The Chosen is the greatest crowd-funded television series of all time and the first multi-season show on the life of Jesus. It is the story of how Jesus chose the 12 apostles. Like most episodes in seasons 1 and 2, this new episode gave me chills, made me laugh, and brought tears to my eyes. I strongly encourage you to watch the 18 minute pilot episode titled “The Shepherd” to get a preview of this incredible series.

Work together

I think we have no choice but to listen to each other’s messages and work together in these times of division. While there are many good leaders, there are unfortunately too many power-hungry politicians, corrupt officials and greedy business leaders sending the wrong messages to the masses. I sincerely hope that more CEOs and heads of government will truly put the concern of their employees and their constituents before their personal interests.

While I’m certainly not a Michigan football fan or Wolverines coach Jim Harbaugh, I have a new respect for Harbaugh who announced he would give his bonus to sports department employees who suffered pay cuts during the pandemic. What will you do for those who are less fortunate than you? Inviting a friend who isn’t able to return home during the holidays to enjoy a little camaraderie? Volunteer for one of the many causes in your community that could really use your time (and donations!).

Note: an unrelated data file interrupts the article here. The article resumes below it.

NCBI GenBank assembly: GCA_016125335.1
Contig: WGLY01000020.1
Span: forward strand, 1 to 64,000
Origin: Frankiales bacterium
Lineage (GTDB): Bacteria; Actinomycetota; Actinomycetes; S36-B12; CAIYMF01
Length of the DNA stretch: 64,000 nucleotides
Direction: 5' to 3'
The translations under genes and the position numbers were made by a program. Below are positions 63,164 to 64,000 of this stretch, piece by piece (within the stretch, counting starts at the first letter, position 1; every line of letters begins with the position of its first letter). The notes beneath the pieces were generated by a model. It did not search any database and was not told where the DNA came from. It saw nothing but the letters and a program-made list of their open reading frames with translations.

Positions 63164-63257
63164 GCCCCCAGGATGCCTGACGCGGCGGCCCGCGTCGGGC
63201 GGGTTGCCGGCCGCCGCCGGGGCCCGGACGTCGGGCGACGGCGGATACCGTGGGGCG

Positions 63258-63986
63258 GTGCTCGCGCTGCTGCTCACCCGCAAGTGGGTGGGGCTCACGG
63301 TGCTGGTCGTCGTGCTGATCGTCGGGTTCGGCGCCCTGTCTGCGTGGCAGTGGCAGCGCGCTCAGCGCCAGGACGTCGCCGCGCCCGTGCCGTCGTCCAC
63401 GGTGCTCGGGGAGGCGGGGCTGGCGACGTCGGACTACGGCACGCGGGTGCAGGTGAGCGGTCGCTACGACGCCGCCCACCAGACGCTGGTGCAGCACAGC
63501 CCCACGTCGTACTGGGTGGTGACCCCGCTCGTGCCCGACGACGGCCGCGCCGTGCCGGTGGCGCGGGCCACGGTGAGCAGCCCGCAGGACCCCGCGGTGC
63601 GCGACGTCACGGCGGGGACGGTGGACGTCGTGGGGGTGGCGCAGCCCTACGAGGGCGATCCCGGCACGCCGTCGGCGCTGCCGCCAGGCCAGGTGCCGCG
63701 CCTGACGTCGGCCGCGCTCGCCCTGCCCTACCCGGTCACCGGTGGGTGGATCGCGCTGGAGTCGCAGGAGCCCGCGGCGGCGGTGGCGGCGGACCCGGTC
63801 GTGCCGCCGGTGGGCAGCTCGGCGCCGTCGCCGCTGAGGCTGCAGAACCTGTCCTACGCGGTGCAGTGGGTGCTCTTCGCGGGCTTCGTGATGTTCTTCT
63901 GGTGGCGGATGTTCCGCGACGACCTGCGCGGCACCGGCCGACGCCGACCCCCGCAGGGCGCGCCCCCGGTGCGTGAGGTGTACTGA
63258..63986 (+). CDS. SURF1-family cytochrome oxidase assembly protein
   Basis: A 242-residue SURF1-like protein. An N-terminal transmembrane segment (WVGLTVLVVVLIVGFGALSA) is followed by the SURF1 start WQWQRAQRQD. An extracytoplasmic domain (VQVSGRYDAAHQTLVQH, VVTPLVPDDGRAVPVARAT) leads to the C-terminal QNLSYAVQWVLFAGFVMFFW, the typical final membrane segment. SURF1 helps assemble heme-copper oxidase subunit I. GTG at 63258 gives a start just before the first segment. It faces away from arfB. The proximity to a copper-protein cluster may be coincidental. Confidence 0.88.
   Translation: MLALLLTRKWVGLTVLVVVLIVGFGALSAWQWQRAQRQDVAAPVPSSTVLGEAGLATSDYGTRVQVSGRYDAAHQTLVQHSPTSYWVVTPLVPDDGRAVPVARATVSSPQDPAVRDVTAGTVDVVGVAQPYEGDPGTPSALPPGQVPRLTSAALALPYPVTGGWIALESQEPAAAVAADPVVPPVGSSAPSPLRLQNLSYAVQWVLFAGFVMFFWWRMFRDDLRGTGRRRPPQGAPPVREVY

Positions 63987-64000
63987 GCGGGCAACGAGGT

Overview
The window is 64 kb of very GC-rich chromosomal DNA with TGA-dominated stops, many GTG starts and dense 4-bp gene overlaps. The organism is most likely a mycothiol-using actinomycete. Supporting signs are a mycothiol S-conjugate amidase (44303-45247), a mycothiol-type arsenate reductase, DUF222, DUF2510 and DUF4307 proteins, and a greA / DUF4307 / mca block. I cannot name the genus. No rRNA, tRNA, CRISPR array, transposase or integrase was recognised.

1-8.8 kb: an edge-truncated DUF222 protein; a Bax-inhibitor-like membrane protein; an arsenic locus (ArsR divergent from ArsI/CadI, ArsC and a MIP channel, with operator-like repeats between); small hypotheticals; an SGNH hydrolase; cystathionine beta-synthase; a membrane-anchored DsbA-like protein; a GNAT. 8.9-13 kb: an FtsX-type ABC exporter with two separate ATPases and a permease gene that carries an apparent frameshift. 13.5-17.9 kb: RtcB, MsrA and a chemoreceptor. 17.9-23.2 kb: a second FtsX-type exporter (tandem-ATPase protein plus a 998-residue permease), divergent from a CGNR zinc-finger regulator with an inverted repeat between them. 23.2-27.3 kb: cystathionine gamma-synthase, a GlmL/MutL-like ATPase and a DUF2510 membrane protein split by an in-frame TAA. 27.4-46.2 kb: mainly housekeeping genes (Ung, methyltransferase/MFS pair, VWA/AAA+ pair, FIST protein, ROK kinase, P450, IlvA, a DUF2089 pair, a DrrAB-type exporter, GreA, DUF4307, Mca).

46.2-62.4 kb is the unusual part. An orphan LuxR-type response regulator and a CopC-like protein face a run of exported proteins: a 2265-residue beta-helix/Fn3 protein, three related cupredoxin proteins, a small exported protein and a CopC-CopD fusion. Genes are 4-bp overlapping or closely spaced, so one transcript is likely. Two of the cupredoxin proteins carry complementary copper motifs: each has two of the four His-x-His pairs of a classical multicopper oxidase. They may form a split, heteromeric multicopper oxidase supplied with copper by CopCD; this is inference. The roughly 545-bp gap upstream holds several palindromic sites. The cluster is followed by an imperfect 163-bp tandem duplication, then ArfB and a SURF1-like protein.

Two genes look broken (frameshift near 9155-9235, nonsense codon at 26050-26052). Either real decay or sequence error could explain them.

Personally, I think it’s no coincidence that I recently met Tom Whitehead and the story of his daughter Emily and her courageous battle to beat cancer. During my lunch meeting with Tom, I learned all about his daughter’s miraculous journey and their family foundation and even received a copy of their book “Praying for Emily: Faith, Science and Miracles.” who saved our daughter ”.

Tom also told me the story of Dr. Carl June, the inventor of cell therapy (CAR T-Cell), which saved Emily’s life. She was the # 1 patient in the trial, and it was the science of Dr. June’s team and Whitehead’s faith, persistence, and courage that not only saved her life, but paved the way. to others to receive the same treatment. This is a positive message that we can all agree on.

You have the choice to be a messenger and deliver your message with dignity, grace and respect. I hope, and I will pray shamelessly, that you will assume your role as a messenger for the greater good, and patiently and humbly accept that those you are addressing will hear your message and possibly embrace it as well.